Of the possible predictors for clinical outcome we examined in our data, creatinine was the best predictor of 24-h mortality. This may represent sensibility for renal hypoperfusion caused by haemorrhagic shock. AKI is an uncommon but serious complication after trauma [26]. In early literature, AKI is mainly reported secondary to crush injuries and rhabdomyolysis, associated with a significant risk of morbidity and mortality [27]. It is well known that damage of skeletal muscle can cause release of myoglobin, initiating the pathophysiologic process associated with rhabdomyolysis [28]. An early peak in S-creatinine following trauma may be due to muscular injury or decreased perfusion pressure causing an increase in muscle breakdown [29]. Few patients in our study met the criteria for AKI.

Glasgow Coma Scale (GCS) was the best predictor for 30-days mortality. Multiple studies have reported the predictive value of the GCS, alone or in combination with other clinical factors, in determining the outcome of patients who have sustained brain injury. Kung et al. showed the GCS to be predictive for the survival of traumatic brain injury (TBI) patients [30].

Activated Partial Thromboplastin Time (APTT) was the best predictor for 1-year mortality. MacLeod et al. concluded that coagulopathy as defined by an elevated APTT plays a major role in early trauma-related deaths [31].


Survival bias is a potential problem in our study. One may consider, whether a probable delay of administration of FC might have excluded the most severely injured patients from the Fib+ group. This circumstance would exaggerate the benefit of FC treatment, as only “survivors” would get treatment. Reversely, the “best” patients might have recovered before FC was given, and thus gotten excluded from Fib+, contributing to better outcomes in Fib- [32].

Stratification of patients according to ISS has been applied previously in the literature [33], and to reduce the risk of survival bias in our study, the most severely injured patients with multiple trauma (ISS > 49 and/or deceased within 1 h from arrival) were excluded. In our data, few controls had ISS > 49, especially in the older age categories, making the matching process challenging. Exclusion criteria were based on studies demonstrating that patients with ISS > 49 have the poorest odds of survival, as over 70% die within the first hour after arrival to hospital, and 90% within 6 h [34]. However, in our material the mortality was lower, which might be due to a different study population.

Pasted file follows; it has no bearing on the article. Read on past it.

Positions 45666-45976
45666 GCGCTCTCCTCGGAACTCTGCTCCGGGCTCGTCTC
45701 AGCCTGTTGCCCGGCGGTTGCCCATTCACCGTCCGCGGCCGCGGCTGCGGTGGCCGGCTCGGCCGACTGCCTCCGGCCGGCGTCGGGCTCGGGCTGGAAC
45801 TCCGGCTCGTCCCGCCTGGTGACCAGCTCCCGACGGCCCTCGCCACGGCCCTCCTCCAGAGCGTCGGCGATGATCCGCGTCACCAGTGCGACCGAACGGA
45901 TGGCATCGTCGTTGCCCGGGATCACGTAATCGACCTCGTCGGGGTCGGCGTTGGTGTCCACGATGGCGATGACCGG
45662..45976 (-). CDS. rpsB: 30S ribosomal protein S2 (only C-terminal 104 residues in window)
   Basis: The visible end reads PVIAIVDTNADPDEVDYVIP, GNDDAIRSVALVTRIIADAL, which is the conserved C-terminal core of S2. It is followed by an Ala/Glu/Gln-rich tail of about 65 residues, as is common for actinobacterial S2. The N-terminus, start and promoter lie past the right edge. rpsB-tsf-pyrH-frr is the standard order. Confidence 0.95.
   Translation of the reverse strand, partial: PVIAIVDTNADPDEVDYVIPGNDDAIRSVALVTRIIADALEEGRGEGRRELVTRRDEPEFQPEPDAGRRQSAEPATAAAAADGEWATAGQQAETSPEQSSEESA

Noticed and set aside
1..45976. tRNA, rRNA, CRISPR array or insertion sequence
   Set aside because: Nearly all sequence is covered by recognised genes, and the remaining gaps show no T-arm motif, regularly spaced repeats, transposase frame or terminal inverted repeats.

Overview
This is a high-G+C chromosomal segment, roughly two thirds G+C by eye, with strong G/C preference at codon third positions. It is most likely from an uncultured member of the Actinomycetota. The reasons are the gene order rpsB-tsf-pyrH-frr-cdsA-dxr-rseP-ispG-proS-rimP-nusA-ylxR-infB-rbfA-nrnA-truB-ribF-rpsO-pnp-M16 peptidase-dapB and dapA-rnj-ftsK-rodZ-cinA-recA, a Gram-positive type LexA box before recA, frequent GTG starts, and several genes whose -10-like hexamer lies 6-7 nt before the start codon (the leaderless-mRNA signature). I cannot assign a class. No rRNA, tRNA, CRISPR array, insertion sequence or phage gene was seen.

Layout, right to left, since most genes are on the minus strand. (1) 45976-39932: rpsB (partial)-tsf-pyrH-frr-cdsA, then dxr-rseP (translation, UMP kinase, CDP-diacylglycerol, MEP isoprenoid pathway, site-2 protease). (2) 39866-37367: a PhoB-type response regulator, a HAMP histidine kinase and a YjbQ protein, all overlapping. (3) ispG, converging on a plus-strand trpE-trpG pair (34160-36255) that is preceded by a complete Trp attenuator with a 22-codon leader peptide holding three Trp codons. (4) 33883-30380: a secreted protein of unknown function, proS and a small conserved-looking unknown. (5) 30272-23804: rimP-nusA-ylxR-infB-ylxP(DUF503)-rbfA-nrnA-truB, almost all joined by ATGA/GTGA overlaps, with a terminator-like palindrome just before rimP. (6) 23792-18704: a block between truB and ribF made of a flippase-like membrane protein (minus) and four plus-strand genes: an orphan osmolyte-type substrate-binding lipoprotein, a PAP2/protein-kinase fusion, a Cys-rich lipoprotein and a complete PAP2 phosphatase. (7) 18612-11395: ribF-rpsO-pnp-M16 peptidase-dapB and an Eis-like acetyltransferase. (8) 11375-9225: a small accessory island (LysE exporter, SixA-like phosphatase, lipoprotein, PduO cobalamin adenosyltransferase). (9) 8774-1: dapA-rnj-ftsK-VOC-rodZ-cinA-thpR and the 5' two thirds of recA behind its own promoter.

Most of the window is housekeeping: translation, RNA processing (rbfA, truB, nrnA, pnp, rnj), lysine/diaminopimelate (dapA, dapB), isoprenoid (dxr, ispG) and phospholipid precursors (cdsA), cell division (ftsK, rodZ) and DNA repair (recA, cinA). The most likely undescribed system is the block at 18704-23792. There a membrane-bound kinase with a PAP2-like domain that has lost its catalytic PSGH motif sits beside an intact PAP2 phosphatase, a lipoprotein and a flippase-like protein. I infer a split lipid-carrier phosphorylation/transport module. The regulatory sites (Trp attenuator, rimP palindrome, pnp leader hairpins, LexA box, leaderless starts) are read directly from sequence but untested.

Limitations and strengths

This study has limitations: the sample size is relatively small with few events. The majority of deaths are observed among hypocoagulable patients in the Fib+ group, however, the effects of individual components of the resuscitation strategy are difficult to interpret, as a huge number of contributing factors could have an impact on mortality in our patient cohorts.

As the difference in mortality between our two groups no longer was significant after adjusting for important factors (e.g. baseline value of S-fibrinogen, APTT, INR, Platelet count, hemoglobin, creatinine, GCS, penetrating trauma), it is possible that the association between FC and mortality would have been made more clear by including additional coagulopathy-related aspects in the propensity score model.

One strength of the study is the thorough extraction of data from the patient medical records, completing the register data.

It has been suggested that the ISS system may be underestimating the volume of tissue injury sustained in patients with multiple injuries [14]. In line with this, our results indicate that the severity of injury was overestimated in the control group, as these patients were less physiologically deranged on arrival to hospital compared to the Fib+ group, in spite of similar ISS. This may implicate the need of an injury classification system where hypocoagulability and bleeding are taken into account. In future studies, validation of other scoring systems meeting these requirements would be of great interest.


Patients receiving fibrinogen concentrate had a higher mortality compared to a matched control group with equal ISS, presumably caused by the fact that these patients were bleeding and physiologically more deranged on arrival. When applying a propensity score matching approach, the difference in mortality between the groups was no longer significant. Creatinine, GCS and APTT did more accurately predict mortality compared to ISS. Further, in our data, both low and high P-fibrinogen on admission was associated with increased mortality.

Availability of data and materials

The datasets analysed during the current study are available from the corresponding author on reasonable request.


  1. Median [IQR]



Acute Kidney Injury


Activated Partial Thromboplastin Time


Acute Respiratory Distress Syndrome


Advanced Trauma Life Support


The Average Treatment effect for the Treated


The Area Under the Curve


The Transfusion Medicine Unit, Blodcentralen Karolinska


Computed Tomography


Fibrinogen concentrate


Maximum Clot Firmness of a Fibrinogen Thromboelastometry


Glasgow Coma Scale


Glasgow Outcome Scale


International Normalized Ratio


Injury Severity Score


Multiple Organ Failure


Platelet Count


Coefficient of determination


Red Blood Cells


Rotational Thromboelastometry


The Swedish national Trauma register


The Trauma Center of Karolinska University Hospital




Trauma-induced coagulopathy


The Trauma Register of Karolinska


Transfusion-Related Acute Lung Injury


  1. Maghzal GJ, Brennan SO, Homer VM, George PM. The molecular mechanisms of congenital hypofibrinogenaemia. Cell Mol Life Sci. 2004;61(12):1427–38.